The first step (above) is to cut away the hip pads. I did this using my modelling knives and tidied it up so that it lay reasonably flat next to the legs. Its not important that this step is particularly smooth as we're going to cover up these bits anyway with greenstuff.


The next step is to roll up some green stuff. Remember: we want this to be smooth, ultimately, like regular marine armour. Hence: ensure that the putty is not cured (particularly where the yellow and blue parts join) before you roll it together. Secondly, we want to have time to play around with the green stuff before it becomes too cured to do anything with. Hence I recommend including more yellow than blue in the putty mixture to achieve this. Something like a 1.5:1 or a 2:1 ratio is about right for this. Place the blob of greenstuff on the back of the leg. But make sure that you have more than you need!


The next step is a bit tricky. You will need a smooth tool to press the putty in the the "hollow" of the back of the terminator leg and then smooth it. I use a plastic spatula to do this, but that's just a preference. Other tools like clay shaping tools will work just as well (and sometimes better!).  Once the putty has been smoothed in to the hollow, take a modelling knife and carefully trim around the edges, taking care to leave the piping at the back of the leg visible, and make the bottom of the trim have an obvious different to the foot. The sides of the leg (where they butt up against the frontal armour) should also be trimmed and made approximately level.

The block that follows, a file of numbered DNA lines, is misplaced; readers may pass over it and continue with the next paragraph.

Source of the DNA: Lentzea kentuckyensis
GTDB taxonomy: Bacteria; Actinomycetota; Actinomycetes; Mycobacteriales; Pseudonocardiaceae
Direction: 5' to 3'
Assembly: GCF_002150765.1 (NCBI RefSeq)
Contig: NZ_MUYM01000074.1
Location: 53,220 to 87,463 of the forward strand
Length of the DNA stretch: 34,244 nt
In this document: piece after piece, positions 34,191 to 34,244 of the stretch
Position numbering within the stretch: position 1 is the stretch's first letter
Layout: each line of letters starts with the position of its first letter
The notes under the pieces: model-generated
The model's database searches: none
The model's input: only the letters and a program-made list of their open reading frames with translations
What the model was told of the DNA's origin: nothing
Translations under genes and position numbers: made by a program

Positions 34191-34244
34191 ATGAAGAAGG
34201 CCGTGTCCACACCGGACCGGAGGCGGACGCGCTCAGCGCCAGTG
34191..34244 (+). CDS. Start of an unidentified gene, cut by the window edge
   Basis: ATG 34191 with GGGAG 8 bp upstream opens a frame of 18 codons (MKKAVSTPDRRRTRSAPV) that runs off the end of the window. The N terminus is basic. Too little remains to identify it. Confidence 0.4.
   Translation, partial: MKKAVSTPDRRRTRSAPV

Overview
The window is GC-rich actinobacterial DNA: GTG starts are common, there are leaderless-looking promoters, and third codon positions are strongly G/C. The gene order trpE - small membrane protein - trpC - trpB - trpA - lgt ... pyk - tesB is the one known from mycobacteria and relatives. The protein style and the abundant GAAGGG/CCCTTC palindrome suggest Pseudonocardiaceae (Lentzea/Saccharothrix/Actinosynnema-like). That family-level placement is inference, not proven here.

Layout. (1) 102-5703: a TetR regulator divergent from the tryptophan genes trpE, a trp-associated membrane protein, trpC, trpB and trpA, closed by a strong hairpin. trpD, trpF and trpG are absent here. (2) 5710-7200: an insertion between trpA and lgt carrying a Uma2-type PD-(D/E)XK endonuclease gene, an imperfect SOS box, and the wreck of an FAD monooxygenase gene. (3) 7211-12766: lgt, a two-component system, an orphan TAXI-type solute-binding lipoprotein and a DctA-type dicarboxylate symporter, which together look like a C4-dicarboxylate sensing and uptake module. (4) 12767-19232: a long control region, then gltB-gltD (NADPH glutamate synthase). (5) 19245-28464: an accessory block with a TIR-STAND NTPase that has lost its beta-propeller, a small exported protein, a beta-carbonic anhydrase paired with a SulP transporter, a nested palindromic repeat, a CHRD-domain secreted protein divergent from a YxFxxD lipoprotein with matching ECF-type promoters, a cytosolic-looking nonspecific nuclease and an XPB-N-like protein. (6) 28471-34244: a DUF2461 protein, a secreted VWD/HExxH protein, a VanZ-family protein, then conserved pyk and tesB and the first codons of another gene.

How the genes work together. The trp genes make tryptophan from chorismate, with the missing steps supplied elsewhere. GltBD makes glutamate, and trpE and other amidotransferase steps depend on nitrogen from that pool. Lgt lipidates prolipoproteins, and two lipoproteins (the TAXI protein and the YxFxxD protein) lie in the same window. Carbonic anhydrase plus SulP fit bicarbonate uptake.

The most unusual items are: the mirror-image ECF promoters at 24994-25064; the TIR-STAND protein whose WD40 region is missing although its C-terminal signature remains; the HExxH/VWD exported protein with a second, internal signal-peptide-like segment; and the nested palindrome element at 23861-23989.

Rince and repeat this process with the other lower leg. And then roll out two long snakes of greenstuff to wrap around the thighs (one for each). Press these in as we did for the back of the calves and smooth over using a flat tool. Again, tidy up using a modelling knife and you're pretty much there. Above is a picture of my finished legs.  I'm all ready to attach this to a standard space marine torso and create the final model. But I'll post more about that in a future modelling post.

I hope folks found this useful! Note that you don't have to be an expert sculptor to follow this tutorial. All it takes is patience and making sure that you don't leave sticky finger prints all over the smoothed greenstuff that you've flattened in to the hollows of the terminator's legs. 

Thursday, October 16, 2014

Horus Heresy Review: Mechanicum Land Raider

I had a momentary hesitation in posting this as I realise that we've already covered the main legion land raiders, and the mechanicum land raider follows the same pattern and principles as those earlier ones. That said, it is a distinct entry in the Ordo Reductor army list within Betrayal, so for completeness, I'm going to quickly review it.